Pick your battles: Remember that you have to let narcissistic individuals win sometimes. You will become mentally, emotionally, and physically drained if you try to win every argument. That doesn’t mean letting them have total control over you or giving up on yourself and your values. You still have to stand up for yourself and remain emotionally strong to not let them hurt you, but don’t let your determination turn into an argument. You’ll end up losing the fight and feeling frustrated.
Set clear boundaries: Determine what behaviors you will and won’t accept from the narcissistic person in your life and then clearly tell them. Follow through and be consistent with boundaries. The goal isn’t to change them, but to let them know what you will and won’t tolerate. The aim is to focus on your own emotional well being, not to focus on trying to make them cooperate or change. You can’t force a narcissist to change, nor do they want to. Set emotional limits to prevent yourself from damaging your own self-esteem, confidence, and emotional well being. Don’t let things get out of control to the point where your own needs aren’t being met.
Focus on yourself: Anyone, even strong people, who are in a relationship with a narcissistic individual for a long time become vulnerable and emotionally exhausted trying to feel fulfilled. If you want to preserve your relationship, stop focusing on the other person and look into yourself. Narcissists are not likely to come into therapy because to them, you and everyone else are “the problem.” They won’t necessarily change and, honestly, they don’t want to change just because others expect or ask them to. Therapy can contribute to a sense of emotional vulnerability and often results in clients feeling exposed, which is a narcissist’s worst nightmare. So now that you may realize that you don’t have the power to change a narcissistic individual and shouldn’t try, it’s time to focus on yourself and your own emotional needs instead. You have the power to change your direction in your life and make better decisions for yourself. You can be fulfilled and have positive, healthy relationships. You can practice self-care and find happiness that fits you.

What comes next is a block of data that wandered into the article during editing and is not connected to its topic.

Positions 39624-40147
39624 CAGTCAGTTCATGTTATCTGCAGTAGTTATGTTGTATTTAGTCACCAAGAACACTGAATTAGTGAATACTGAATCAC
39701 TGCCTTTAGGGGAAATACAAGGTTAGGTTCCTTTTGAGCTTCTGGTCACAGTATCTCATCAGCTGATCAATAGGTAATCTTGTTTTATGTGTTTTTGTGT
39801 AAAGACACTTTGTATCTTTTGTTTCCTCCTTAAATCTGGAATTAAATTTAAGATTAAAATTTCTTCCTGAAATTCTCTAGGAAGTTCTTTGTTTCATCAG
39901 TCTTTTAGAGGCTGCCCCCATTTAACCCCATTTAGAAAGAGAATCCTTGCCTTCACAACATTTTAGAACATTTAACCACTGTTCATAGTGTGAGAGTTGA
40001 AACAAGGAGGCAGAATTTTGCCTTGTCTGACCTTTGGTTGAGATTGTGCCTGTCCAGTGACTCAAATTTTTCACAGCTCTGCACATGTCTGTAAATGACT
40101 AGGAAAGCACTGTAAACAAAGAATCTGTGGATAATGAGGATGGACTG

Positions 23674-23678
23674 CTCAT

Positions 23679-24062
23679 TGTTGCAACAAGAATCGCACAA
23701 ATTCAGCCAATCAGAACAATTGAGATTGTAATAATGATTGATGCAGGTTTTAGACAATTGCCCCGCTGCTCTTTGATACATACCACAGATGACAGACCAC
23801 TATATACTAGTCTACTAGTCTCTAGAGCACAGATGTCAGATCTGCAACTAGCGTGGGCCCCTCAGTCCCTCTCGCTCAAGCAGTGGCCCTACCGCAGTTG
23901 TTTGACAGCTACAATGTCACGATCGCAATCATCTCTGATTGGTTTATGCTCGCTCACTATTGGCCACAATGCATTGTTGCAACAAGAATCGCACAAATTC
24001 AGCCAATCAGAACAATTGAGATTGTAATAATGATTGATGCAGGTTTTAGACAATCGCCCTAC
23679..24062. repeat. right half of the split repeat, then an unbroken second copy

If the narcissistic individual in your life is your spouse, you can make a choice to stay in or leave the relationship. If you ultimately decide to stay with your partner, remember you can’t change a narcissist. It’s important to consider your personal reasons for deciding to stay in the relationship and whether these reasons are valid if the relationship creates stress and turmoil that you may not be able to change despite your best efforts. Taking into consideration your own boundaries and if they are being enforced and respected is essential in determining whether or not this relationship is worth staying in and if it’s a healthy fit for your needs. Ask yourself if in the relationship you have been engaging in people-pleasing behavior, if you feel as though you no longer have a voice in the relationship, or if you feel vulnerable in any way. Perhaps you may ask yourself why you are choosing to stay in the relationship with a narcissistic individual who is not emotionally fulfilling or validating you and which aspects, if any, of the relationship are satisfying your needs. You may also ask yourself whether you feel emotionally drained from trying to change your spouse and whether you are the only person who is making any effort in creating positive change in the relationship.
It is now time to put yourself at the center of your attention. What do you want out of life? What do you want from your relationships? Ultimately your self-care and your needs should be your top priority. Therapy is a great way to learn how to improve your relationships with others and your self-esteem. If you need support and guidance, contact Dr. Heather Violante.